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Sunday of Christ the King:
The True King
24 November 2019
Sermon text: Luke 23:33-43.
The battered being hung on a Roman cross, His entire weight supported only by 2 spikes driven through His wrists and a spike through His ankles. The Romans had brutalized Him so badly before the crucifixion that He lacked the strength to carry His crossbeam to the execution site. As He hung there, His enemies, those who had engineered this execution of an innocent, hurled His words back at Him, words He had spoken only days before: Words of deliverance, words of healing, words of salvation. One of the criminals crucified with Him joined in the mockery, recklessly spending his dying breaths in insults.
No one, in all human history, would have mistaken this Man for the king of anything, much less the King of Creation.
Yet, in this moment of weakness — this moment of seeming defeat — Jesus actually perched on the cusp of victory. Within hours, hell would experience an invasion the likes of which had never occurred in its existence. Within days, death itself would shatter under the raw power of the Creator of all that is, seen and unseen, and find itself stripped bare of its power over humanity.
The King had come. And, in typical God-like fashion, His plan for victory would dazzle, befuddle, and confound the most brilliant minds of humanity.
The prophet Jeremiah had reminded the people of Jerusalem that Isaiah had prophesied about a “righteous Branch” who would “reign as king and deal wisely, and shall execute justice and righteousness in the land.” By this Branch of David, this Scion of the royal house, “Judah will be saved, and Israel will dwell securely. And this is the name by which he will be called: ‘The LORD is our righteousness.’” Isaiah had prophesied that the Branch of “Jesse,” referring to David’s father, would, in righteousness, “judge the poor, and decide with equity for the meek of the earth; and he shall strike the earth with the rod of his mouth, and with the breath of his lips he shall kill the wicked” (Isaiah 11:4).
Unfortunately for the Jews, the Branch did not come in Jeremiah’s day. Everywhere he looked, Jeremiah saw injustice and unrighteousness, just as in the days of Isaiah. The rich oppressed the poor, the kings and priests stood by and did nothing, and idolatry had seeped into the Temple itself. The sin accumulated in Jerusalem until God used the Babylonians to wipe clean the entire mountain of Zion. Seventy years of exile cured the Jews of idolatry, but human pride resulted in greed and oppression as the cycle resumed itself.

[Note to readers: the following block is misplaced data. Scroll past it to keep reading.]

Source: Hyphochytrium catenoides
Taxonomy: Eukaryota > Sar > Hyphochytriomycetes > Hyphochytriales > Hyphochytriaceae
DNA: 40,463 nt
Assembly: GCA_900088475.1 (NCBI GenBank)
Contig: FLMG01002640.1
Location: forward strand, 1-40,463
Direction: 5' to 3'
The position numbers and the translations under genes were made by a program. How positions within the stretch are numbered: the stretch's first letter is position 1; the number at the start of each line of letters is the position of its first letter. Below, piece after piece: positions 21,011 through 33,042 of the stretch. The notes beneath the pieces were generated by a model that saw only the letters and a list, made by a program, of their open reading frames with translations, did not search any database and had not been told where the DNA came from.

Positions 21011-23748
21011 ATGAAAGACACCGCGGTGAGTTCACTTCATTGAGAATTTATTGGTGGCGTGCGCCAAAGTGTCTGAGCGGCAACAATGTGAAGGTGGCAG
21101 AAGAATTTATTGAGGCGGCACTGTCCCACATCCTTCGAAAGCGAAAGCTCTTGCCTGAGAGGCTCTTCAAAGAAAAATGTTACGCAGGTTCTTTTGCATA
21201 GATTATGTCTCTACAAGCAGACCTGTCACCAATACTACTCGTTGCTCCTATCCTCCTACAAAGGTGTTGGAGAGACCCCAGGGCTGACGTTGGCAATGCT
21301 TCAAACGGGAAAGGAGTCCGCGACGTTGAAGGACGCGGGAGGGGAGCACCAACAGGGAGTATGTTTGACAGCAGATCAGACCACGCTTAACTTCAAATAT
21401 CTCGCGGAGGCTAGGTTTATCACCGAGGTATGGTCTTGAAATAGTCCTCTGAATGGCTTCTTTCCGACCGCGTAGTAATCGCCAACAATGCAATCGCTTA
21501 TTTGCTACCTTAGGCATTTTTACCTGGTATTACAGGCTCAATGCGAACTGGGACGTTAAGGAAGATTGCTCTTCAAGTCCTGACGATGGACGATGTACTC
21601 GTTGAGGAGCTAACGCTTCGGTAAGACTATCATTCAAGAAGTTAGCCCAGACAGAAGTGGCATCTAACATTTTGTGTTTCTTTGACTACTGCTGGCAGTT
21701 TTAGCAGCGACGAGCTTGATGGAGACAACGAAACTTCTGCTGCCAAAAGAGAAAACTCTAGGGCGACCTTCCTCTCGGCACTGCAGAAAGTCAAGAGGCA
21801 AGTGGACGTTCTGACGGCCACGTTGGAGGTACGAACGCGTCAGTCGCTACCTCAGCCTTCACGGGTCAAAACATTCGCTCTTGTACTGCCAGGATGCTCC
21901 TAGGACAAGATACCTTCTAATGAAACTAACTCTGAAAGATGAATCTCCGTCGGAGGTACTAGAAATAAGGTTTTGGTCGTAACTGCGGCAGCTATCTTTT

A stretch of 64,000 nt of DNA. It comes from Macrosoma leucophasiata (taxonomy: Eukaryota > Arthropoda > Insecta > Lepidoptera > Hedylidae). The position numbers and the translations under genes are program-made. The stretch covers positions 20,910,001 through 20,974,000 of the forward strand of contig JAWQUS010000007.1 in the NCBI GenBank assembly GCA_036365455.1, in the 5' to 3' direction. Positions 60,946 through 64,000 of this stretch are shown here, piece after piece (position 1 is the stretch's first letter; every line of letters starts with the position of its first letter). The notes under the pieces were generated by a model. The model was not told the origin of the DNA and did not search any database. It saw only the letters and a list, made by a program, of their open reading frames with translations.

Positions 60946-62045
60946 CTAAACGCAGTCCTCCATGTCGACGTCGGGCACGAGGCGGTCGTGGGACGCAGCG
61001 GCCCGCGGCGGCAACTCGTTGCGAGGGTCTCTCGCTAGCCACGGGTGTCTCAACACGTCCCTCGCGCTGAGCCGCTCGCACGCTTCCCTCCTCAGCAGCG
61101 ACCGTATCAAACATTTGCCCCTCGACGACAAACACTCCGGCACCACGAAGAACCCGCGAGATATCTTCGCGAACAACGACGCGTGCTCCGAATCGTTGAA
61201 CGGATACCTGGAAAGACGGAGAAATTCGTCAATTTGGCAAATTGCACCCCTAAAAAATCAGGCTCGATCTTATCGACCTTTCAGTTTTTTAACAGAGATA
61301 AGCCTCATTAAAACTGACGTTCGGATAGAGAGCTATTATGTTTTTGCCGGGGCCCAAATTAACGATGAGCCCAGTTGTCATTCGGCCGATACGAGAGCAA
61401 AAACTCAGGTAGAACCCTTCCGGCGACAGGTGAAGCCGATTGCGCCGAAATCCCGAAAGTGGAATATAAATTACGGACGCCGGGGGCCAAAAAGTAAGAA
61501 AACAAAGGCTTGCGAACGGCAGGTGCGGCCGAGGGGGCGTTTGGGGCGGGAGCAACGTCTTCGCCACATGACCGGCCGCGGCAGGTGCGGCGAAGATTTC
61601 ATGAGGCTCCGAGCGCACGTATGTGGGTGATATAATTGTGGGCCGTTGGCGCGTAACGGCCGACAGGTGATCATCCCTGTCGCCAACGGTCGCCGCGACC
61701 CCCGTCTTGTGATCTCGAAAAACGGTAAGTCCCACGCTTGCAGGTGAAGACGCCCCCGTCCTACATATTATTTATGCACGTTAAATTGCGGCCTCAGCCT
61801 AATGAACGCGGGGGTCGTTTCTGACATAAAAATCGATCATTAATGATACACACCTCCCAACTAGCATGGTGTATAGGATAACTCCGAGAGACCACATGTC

Now, in Jesus’ day, the Romans had replaced the Babylonians as the Gentiles in charge. The Jewish leadership colluded with the Romans, in theory, to lessen the strain on the common folk. Over the years, however, the leadership had begun cooperating with the Romans primarily to preserve their own power and position. As before, the common people paid the economic price, paying taxes both to the Romans and to the Jewish leadership in the form of Temple taxes. As before, sin had invaded the Temple; only days before His crucifixion, Jesus had cleaned the marketplace out of the Court of the Gentiles, infuriating the Jewish leaders who routinely exploited that income for their own pleasures.
Now, following days of anticipation about His identity, Jesus seemed to have failed. All the common folk thought He would, hopefully, actually identify Himself as the “Branch” of Isaiah and Jeremiah, as the “Christ,” the “Anointed One” of God who would fulfill the prophecies by restoring the throne of David and exalting the Jews above the hated Gentiles. As they gazed in horror and defeat, their perceived champion hung dying on the symbol of Roman domination, dying the death reserved for traitors and murderers.
Yet, the Gospel passage today reminds of that Jesus remained in complete control, even as He hung on the cross. The power of God did not diminish on the cross; instead, Jesus’ manner of death exemplified and amplified the true power of God.
For one thing, notice that in spite of the agony inflicted on Him, Jesus forgave those responsible for His crucifixion. “Father, forgive them, for they know not what they do,” Jesus said. In His pain, Jesus still sought to forgive those who crucified Him.